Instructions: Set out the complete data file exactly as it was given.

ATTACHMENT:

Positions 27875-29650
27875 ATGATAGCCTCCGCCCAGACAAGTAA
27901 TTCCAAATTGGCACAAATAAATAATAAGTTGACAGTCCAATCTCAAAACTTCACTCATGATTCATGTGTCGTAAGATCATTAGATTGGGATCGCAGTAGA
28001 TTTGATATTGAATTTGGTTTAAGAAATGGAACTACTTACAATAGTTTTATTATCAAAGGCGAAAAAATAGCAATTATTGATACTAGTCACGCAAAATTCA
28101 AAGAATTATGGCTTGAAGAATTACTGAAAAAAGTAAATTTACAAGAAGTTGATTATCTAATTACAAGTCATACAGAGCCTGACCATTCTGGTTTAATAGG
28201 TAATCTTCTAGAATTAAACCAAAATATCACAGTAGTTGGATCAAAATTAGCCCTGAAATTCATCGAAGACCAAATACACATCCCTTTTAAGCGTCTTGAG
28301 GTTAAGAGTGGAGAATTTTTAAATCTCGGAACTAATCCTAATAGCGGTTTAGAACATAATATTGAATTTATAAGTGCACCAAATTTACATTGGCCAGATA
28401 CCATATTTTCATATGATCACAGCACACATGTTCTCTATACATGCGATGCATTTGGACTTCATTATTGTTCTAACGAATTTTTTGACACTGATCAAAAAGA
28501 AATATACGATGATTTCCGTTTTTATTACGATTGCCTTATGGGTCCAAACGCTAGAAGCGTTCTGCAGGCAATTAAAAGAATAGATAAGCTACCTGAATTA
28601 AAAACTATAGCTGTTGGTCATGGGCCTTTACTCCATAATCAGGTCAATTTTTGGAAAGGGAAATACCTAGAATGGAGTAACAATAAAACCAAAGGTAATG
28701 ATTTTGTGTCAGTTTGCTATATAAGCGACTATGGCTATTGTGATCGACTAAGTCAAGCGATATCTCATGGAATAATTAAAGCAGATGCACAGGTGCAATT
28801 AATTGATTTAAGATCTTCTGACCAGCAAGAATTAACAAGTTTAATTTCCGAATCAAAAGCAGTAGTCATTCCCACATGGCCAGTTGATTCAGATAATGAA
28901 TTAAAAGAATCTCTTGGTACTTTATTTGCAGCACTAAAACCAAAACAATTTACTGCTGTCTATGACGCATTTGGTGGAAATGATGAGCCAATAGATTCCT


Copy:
Positions 27875-29650
27875 ATGATAGCCTCCGCCCAGACAAGTAA
27901 TTCCAAATTGGCACAAATAAATAATAAGTTGACAGTCCAATCTCAAAACTTCACTCATGATTCATGTGTCGTAAGATCATTAGATTGGGATCGCAGTAGA
28001 TTTGATATTGAATTTGGTTTAAGAAATGGAACTACTTACAATAGTTTTATTATCAAAGGCGAAAAAATAGCAATTATTGATACTAGTCACGCAAAATTCA
28101 AAGAATTATGGCTTGAAGAATTACTGAAAAAAGTAAATTTACAAGAAGTTGATTATCTAATTACAAGTCATACAGAGCCTGACCATTCTGGTTTAATAGG
28201 TAATCTTCTAGAATTAAACCAAAATATCACAGTAGTTGGATCAAAATTAGCCCTGAAATTCATCGAAGACCAAATACACATCCCTTTTAAGCGTCTTGAG
28301 GTTAAGAGTGGAGAATTTTTAAATCTCGGAACTAATCCTAATAGCGGTTTAGAACATAATATTGAATTTATAAGTGCACCAAATTTACATTGGCCAGATA
28401 CCATATTTTCATATGATCACAGCACACATGTTCTCTATACATGCGATGCATTTGGACTTCATTATTGTTCTAACGAATTTTTTGACACTGATCAAAAAGA
28501 AATATACGATGATTTCCGTTTTTATTACGATTGCCTTATGGGTCCAAACGCTAGAAGCGTTCTGCAGGCAATTAAAAGAATAGATAAGCTACCTGAATTA
28601 AAAACTATAGCTGTTGGTCATGGGCCTTTACTCCATAATCAGGTCAATTTTTGGAAAGGGAAATACCTAGAATGGAGTAACAATAAAACCAAAGGTAATG
28701 ATTTTGTGTCAGTTTGCTATATAAGCGACTATGGCTATTGTGATCGACTAAGTCAAGCGATATCTCATGGAATAATTAAAGCAGATGCACAGGTGCAATT
28801 AATTGATTTAAGATCTTCTGACCAGCAAGAATTAACAAGTTTAATTTCCGAATCAAAAGCAGTAGTCATTCCCACATGGCCAGTTGATTCAGATAATGAA
28901 TTAAAAGAATCTCTTGGTACTTTATTTGCAGCACTAAAACCAAAACAATTTACTGCTGTCTATGACGCATTTGGTGGAAATGATGAGCCAATAGATTCCT